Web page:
Sometimes a PST file is uploaded to PST Flight Deck and processed by the Repair Module or the Extraction Module, but it fails with an error that would stop the file from further processing. Generally the setup is that the file skips the Repair Module, and the first failures are in the extraction module.
The Extraction Module has an automatism that will send certain failure types through the Repair automatically. If the file is not repairable, the failure will be indicated in the Extraction Module. In the Extraction Module, typical failure events are:

  • The file is not in PST Format. Size is 0 Bytes -> The file with 0 bytes in size cannot be processed. Hence set the file to verified corrupt.

  • The file appears to be corrupted: Invalid format -> If the file appears to be corrupted, it’s recommended to send the file through the repair module.

In the repair module typical events are:

  • InvalidOperationException: Unknown / unsupported status
  • PST file [ID and Path of file] is not repairable (invalid PST file)

In both cases, the operations team needs to decide what to do with the file.
The normal response from the operation team is look at the file.  Some files have .PST extension but are not really PST files. If the file appears to be a real PST file, it should be sent through the repair module.  The repair module uses Microsoft’s ScanPST tool to repair the file. In most cases, the file cannot be repaired – typical numbers from production environments will show that typically +90% of all files deemed corrupt by the extraction module couldn’t be repaired. A very small percentage (typically below 1%) of corrupt files can be opened by Outlook. It may seem strange that the Microsoft repair tool cannot repair it, but Outlook can open it. There are generally two reasons for this:

  • Outlook has some un-documented  “repair” mechanism.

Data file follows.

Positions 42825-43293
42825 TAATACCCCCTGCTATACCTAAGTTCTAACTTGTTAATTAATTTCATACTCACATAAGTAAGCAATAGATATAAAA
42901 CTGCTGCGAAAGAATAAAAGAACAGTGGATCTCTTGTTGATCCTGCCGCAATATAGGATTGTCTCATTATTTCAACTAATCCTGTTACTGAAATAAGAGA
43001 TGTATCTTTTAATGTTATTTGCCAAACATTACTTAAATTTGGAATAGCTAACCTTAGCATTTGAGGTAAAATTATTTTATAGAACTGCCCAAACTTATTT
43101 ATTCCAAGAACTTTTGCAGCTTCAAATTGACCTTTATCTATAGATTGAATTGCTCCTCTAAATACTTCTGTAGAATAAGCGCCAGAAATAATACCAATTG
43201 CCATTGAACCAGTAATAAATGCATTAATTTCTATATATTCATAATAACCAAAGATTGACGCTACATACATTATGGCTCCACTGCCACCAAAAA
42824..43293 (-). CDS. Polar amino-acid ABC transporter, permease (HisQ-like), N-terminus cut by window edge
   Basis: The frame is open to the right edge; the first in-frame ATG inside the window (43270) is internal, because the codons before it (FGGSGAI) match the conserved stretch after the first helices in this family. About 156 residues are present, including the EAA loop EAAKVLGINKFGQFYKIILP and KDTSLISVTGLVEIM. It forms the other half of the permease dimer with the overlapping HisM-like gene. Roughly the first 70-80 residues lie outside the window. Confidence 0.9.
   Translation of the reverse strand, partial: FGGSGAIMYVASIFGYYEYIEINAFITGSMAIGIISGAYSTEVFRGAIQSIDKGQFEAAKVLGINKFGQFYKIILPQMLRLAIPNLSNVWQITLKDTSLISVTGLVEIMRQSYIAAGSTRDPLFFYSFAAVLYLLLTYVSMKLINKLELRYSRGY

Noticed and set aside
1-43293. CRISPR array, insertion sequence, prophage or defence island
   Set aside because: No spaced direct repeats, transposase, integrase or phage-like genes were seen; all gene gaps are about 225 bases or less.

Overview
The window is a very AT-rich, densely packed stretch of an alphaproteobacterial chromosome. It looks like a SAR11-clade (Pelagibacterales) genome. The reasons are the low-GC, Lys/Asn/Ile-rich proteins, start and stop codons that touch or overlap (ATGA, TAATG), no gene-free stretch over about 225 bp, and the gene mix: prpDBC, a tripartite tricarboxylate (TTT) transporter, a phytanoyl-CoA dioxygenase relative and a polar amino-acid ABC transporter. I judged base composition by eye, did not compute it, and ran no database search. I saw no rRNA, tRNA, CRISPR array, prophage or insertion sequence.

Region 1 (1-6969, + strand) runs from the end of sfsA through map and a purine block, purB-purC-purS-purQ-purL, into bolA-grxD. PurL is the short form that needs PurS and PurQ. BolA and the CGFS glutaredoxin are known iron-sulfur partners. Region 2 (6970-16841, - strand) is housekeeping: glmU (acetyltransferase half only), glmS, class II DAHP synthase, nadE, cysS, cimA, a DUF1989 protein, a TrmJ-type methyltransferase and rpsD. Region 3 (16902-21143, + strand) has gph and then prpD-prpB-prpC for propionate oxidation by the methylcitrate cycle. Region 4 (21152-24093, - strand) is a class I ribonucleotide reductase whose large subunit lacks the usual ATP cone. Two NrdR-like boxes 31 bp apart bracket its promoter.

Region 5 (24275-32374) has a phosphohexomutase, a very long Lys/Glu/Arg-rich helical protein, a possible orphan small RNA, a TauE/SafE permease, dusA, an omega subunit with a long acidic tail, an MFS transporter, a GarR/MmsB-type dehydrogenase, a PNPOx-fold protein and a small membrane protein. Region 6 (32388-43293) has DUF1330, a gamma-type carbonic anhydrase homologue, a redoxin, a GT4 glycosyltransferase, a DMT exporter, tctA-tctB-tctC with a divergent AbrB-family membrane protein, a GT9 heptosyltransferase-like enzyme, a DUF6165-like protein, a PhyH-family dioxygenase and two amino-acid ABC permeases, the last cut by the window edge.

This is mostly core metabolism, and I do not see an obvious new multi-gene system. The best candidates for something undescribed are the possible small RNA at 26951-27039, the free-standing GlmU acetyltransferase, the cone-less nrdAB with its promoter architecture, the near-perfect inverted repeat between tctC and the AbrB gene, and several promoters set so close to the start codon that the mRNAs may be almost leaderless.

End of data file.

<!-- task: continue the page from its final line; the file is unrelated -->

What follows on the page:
• The user may not get to the point of failure when opening it – traversing different directories may lead to the error.

Possible options
In the case where the customer wants the data ingested, some options are available. Before using these options:

  • Check that the file has not already been ingested, as customers often have corrupt files from previous local repairs on their drives.  If so, decide whether to contact the customer or to simply accept it’s corrupt.
  • Check with the user if the data is really needed.

If the conclusion is that the file needs to be ingested, the options are:
1. Use 3rd Party Repair tool
This requires purchasing a third party repair tool and install that to do the “repairs.”

  • Move the file to another computer.  The repair does require significant CPU and memory it is recommended to do the repair on alternate systems.
  • Run the third party repair tool.
  • If the repair was successful, copy the file back into the Uploads directory, using the same name as the original file.
  • Set the file to retry the extraction where it failed.  Alternatively, if it failed in the repair module, set file to Migrating and then reprocess.

2. Use Outlook to rewrite the PST file 
In some cases, the file can be opened in Outlook, which allows an export into a new file.
Move the file to a repair directory, or better to an alternate computer as repair load can be significant.

  • Start Outlook.
  • Mount the PST file in Outlook.
  • Now create a new PST file with the same name but in a different directory.
  • Ensure it has the same display name as the original file.
  • Now drag all the data from the original file into a new PST file.
  • When finished, detach both files From Outlook.
  • Copy the newly create file back into the Uploads directory.
  • Set the file to retry the extraction where it failed.  Alternatively, if it failed in the repair module, set file to Migrating and then reprocess.
  • Delete the original file from the repair directory.
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